Julian Zarb | Wednesday, 13 May 2009

Tourism and the European Union

Malta and Gozo’s dependence on tourism for a large proportion of its GDP, puts a great responsibility on the industry, the Authority as well as Government to ensure that the flow continues and we avoid the stagnant pools that may settle on the murky ground around a crisis. The islands suffer from a number of vulnerabilities which are common to many small states, particularly those geographical areas that are surrounded by water, such as Limited resources – natural as well as mineral; Reduced accessibility; A carrying capacity that reduces the effect from economies of scale; A high dependence on imports of raw materials including food and consumables to support the tourism activity; and Generation of sufficient cash flow, particularly foreign currency, to sustain the economy.
On the other hand, small islands do have the benefit of human resources and it is here that investment in education, training and continuous development needs to be emphasised.
Over the past five years since these islands joined the European Union, there have been improvements in several areas that reflect positively on our tourism industry. An investment in the infrastructure such as roads; waste management processes as well as the numerous projects and funding through which NGOs, the private sector and local councils have enhanced their products and attractions for the foreign visitor as well as the local resident. But there are other benefits that Malta and Gozo have reaped from European Union Membership and this includes the introduction of the Euro currency and the opportunities for students and professionals to take part in study visits, training and university courses through assistance from funding by the EU. The Union has grown from a small, closely knit group of nations set up over fifty years ago to a broad spectrum of nations which work to provide the jobs, welfare and environment that are the real basis for a healthy state. The road to European Union membership has, for most member states, been marked with uphill struggles against opposing political forces which have been sceptical of this post war attempt to get all European states to work together for a better quality of life for its citizens. Certainly tourism does play an important role here. With a potential market of some 500 million residents, the Union provides an ideal market for various niches through the history, culture, leisure and sports opportunities throughout the 27 member states; it offers an intercultural and diverse experience for all visitors and above all it creates the catalyst for creativity, innovation and investment in infrastructure and a better quality of life.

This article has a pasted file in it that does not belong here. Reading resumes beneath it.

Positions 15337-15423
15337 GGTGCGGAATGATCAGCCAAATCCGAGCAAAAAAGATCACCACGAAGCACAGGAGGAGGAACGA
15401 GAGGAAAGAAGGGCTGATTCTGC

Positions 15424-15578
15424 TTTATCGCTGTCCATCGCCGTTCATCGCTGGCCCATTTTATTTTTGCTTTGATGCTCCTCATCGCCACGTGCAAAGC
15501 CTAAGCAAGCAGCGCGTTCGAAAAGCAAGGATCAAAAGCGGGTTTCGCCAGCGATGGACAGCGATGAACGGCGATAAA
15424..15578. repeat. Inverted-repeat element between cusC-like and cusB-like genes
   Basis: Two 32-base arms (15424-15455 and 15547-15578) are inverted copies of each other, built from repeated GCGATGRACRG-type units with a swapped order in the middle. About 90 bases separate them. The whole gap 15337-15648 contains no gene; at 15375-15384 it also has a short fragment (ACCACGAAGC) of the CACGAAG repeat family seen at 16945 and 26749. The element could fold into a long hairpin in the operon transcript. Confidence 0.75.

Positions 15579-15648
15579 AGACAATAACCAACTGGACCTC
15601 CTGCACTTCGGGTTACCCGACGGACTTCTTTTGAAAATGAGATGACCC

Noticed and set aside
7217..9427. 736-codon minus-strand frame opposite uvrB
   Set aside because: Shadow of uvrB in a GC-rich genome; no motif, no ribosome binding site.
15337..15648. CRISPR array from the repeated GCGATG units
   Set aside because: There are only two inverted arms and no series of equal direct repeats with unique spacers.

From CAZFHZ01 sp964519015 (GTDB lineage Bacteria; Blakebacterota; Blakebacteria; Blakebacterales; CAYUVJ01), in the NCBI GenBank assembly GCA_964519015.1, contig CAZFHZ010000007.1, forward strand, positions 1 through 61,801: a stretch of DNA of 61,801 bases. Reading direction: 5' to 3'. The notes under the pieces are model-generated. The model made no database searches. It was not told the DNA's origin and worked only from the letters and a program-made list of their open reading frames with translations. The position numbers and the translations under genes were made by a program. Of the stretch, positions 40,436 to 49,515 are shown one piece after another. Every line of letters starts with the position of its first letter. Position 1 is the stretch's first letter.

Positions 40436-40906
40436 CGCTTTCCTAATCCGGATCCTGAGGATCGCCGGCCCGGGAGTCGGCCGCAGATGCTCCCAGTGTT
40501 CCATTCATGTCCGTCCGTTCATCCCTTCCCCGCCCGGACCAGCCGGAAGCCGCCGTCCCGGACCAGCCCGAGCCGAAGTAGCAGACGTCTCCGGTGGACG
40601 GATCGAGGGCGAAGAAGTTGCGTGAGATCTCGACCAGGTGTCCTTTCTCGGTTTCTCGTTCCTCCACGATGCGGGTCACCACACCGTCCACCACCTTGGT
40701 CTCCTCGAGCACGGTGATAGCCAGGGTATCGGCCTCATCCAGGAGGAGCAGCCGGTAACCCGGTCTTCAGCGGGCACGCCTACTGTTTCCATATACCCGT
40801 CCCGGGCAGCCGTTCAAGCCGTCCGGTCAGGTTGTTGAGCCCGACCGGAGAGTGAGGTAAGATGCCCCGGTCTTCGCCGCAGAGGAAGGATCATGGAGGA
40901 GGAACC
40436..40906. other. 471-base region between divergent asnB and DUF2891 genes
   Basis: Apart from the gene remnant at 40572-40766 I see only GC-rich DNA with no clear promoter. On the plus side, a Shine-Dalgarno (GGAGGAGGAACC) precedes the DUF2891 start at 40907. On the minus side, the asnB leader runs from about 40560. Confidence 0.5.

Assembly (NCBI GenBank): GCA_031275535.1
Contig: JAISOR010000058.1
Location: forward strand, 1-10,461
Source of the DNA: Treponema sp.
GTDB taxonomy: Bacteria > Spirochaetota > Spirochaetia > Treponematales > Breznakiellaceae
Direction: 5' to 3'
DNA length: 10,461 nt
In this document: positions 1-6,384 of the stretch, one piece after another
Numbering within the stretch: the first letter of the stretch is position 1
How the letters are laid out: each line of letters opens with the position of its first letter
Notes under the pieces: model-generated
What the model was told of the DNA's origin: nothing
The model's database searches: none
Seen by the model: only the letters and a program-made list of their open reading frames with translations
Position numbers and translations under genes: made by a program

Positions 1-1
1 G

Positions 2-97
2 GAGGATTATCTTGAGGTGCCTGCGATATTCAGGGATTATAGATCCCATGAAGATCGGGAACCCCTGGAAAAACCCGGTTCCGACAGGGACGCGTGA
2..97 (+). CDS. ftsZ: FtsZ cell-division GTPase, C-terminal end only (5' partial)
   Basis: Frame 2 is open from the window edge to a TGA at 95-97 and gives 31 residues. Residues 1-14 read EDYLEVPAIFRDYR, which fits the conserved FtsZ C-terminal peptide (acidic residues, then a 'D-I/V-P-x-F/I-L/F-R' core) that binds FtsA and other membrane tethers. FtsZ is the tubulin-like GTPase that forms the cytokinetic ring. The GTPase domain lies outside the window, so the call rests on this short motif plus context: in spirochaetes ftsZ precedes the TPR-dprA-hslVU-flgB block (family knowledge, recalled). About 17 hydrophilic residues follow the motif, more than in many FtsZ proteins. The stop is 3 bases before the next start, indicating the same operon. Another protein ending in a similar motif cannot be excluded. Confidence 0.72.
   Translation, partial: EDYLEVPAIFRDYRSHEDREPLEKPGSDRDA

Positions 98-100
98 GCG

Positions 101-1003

But European Union and Tourism cannot be a success unless they have the input of a committed and civic minded resident population who are convinced that their own role in this continuous process is vital. Malta and Gozo have the highest percentage of GDP dependence from tourism in all the 27 states of the EU, yet we tend to be somewhat complacent about innovation and creativity which are so important to the sustainability and continuity of this industry. International competition, economic recessions, pandemic threats will rear their ugly heads time and again, but this is no time for apathy or stagnation – this is a time when we should be seizing opportunities for recreating ourselves and taking the opportunity from membership in one of the largest global super powers today, to do that we need committed and professional representatives in Brussels who will continue to make this possible if they are convinced of the benefits that can be attained for us in terms of the social, environmental and economical aspects.


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13 May 2009

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